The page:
• When a solid state drive or disk (SSD) boots up from a power-off state, a hibernation state, or other low-power states, a runtime environment needs to be loaded by an SSD controller for the SSD to enter normal operations. Typically, a small start-up program is stored in a read-only memory (ROM), which is shipped with the drive. Since ROM is read-only, the start-up program can only load pre-defined system data (referred to herein as a root record) from fixed (pre-defined) locations in a non-volatile media (NVM), such as flash memory, of the SSD. The data in the fixed location may refer to other system data such as a map, an operating system, etc. Flash memory suffers from various sources of noise such as program/erase wear, retention, read disturb, etc. Error correction codes (ECC) are used to protect data stored in flash. The SSD controller needs to be able to correctly read the root record almost all the time. If any read fails, the drive is said to have “bricked” (i.e., become inaccessible). Solid state drives or disks (SSDs) use conventional BCH (Bose Chaudhuri Hocquenghem) codes as the primary ECC. As newer generations of multi-level cell (MLC) flash memory (e.g., sub-20 nm) as well as tri-level cell (TLC) flash memory emerge as more cost-efficient choices for SSDs, low density parity check (LDPC) codes are becoming the ECC of choice. However, several new problems arise with the use of LDPC codes and smaller geometries. For a controller to support multiple types of flash memories from multiple vendors, including all flash-specific (non-standard) commands/information into the ROM is difficult. Also, the ROM cannot support new flash commands/information that may be introduced after the ROM is constructed. Examples of such non-standard commands/information include soft read related commands and flash page layout in a block (e.g., which pages are lower page and which pages are upper pages in an MLC device). Soft read related commands are needed to support soft-decision LDPC (SLDPC) decoding. Due to this limitation, supporting SLDPC in reading the root record is difficult. In addition, read disturb noise is more severe on flash memory of smaller geometry. LDPC codes have an error floor. Depending on the code and the decoding algorithm, the error floor can vary. Typically, hard-decision LDPC (HLDPC) decoding leads to a higher error floor than soft-decision LDPC (SLDPC) decoding. The error floor can be as high as a 1e-6 codeword failure rate if the code is weaker, less optimized or a weaker HLDPC decoder is used. In addition, read disturb noise is more severe on flash memory of smaller geometry. Another noise/failure mechanism is block failure. A block may fail as usage of the block increases or due to other factors such as environmental radiation. When a block that contains the root record fails, no ECC can help.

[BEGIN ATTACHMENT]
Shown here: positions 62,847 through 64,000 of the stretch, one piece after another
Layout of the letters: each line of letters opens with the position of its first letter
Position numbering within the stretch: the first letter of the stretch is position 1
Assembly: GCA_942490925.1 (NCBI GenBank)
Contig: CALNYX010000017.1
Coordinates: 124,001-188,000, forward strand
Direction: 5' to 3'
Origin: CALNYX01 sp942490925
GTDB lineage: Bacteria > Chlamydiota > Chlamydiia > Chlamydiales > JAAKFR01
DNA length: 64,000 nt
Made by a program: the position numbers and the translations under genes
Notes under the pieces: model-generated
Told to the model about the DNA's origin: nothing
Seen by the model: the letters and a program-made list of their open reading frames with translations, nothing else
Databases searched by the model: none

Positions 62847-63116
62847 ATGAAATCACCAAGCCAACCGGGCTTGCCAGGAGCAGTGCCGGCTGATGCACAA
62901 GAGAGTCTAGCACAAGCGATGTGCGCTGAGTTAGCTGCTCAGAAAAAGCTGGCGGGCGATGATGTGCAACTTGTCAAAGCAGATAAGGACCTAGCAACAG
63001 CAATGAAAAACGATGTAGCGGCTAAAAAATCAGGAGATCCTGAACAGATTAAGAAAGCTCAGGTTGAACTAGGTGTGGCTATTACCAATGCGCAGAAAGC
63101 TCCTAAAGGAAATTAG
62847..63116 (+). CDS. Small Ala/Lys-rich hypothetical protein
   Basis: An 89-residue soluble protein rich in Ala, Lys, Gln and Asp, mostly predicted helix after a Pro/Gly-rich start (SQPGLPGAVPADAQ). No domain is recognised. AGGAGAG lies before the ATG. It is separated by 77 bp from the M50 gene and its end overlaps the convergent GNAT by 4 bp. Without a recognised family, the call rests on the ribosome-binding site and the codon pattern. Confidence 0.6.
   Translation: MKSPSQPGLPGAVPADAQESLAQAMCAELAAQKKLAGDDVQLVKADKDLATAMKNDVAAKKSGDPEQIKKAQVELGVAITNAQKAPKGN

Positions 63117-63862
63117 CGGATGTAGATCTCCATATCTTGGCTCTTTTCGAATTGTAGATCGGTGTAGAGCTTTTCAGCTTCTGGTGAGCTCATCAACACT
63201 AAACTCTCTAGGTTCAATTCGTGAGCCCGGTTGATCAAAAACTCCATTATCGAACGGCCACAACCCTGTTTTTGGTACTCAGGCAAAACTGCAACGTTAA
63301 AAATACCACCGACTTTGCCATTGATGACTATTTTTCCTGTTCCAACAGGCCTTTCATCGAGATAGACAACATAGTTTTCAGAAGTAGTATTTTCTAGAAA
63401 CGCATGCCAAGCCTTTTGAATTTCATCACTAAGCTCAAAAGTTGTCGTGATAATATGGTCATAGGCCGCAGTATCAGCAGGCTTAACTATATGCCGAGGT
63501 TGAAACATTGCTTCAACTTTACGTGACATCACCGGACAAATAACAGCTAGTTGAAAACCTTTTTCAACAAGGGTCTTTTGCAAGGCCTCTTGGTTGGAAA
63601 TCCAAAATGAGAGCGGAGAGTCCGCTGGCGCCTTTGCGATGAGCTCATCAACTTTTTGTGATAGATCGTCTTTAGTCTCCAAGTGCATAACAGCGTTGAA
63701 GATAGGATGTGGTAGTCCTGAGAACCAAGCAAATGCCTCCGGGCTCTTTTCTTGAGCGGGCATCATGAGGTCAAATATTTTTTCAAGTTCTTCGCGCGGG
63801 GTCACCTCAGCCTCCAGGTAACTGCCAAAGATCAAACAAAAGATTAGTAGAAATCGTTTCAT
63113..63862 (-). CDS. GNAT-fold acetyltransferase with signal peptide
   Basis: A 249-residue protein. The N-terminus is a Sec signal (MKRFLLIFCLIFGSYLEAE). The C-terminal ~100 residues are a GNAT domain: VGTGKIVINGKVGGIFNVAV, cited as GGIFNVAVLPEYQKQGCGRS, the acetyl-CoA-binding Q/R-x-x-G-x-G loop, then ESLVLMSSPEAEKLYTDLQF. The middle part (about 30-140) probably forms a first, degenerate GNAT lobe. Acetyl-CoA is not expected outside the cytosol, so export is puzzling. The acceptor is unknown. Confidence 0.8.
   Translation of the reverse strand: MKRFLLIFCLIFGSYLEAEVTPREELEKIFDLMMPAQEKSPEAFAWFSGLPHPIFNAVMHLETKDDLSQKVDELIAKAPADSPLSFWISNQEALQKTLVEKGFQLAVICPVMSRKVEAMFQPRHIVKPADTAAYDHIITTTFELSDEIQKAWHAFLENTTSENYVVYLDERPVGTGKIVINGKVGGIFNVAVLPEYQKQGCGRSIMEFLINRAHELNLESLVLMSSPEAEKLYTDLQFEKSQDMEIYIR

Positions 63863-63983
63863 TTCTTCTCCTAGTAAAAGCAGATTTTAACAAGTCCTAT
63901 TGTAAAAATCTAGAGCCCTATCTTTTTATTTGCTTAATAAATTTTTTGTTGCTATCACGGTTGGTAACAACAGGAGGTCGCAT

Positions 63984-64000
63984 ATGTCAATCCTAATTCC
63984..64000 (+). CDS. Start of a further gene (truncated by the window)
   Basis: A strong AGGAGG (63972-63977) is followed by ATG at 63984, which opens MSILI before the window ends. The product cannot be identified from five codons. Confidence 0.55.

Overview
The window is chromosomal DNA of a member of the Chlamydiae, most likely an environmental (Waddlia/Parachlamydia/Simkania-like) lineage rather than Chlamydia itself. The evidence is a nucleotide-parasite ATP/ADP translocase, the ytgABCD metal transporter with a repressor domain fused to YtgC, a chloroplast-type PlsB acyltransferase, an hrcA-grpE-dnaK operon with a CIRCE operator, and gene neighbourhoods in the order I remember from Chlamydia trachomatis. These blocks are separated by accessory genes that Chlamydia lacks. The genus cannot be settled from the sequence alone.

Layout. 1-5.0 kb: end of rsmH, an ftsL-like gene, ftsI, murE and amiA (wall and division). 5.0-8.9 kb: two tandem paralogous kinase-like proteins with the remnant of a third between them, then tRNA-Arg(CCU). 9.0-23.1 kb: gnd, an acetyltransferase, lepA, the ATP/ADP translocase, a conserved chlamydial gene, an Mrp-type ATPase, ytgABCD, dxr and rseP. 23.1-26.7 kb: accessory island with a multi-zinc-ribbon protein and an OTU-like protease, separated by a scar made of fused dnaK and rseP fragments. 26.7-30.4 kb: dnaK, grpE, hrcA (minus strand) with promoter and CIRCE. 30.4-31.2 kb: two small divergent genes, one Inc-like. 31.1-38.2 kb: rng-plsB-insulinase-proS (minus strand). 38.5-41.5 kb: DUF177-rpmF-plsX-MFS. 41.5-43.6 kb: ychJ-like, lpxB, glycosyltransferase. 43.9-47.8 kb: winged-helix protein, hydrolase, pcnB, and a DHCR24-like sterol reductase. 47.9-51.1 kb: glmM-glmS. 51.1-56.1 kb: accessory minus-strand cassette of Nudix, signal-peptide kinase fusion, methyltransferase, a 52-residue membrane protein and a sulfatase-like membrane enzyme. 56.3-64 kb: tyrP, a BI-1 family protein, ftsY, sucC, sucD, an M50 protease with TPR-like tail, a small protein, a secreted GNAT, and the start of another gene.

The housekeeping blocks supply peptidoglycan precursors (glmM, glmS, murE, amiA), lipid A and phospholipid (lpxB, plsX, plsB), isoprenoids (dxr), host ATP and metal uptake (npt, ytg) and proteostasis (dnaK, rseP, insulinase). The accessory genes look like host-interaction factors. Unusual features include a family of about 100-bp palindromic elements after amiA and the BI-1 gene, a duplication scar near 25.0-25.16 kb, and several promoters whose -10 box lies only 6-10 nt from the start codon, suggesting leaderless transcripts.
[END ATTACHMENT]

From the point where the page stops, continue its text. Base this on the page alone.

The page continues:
• It would be desirable to have a method and/or apparatus for implementing a read policy for system data of solid state drives or disks (SSDs).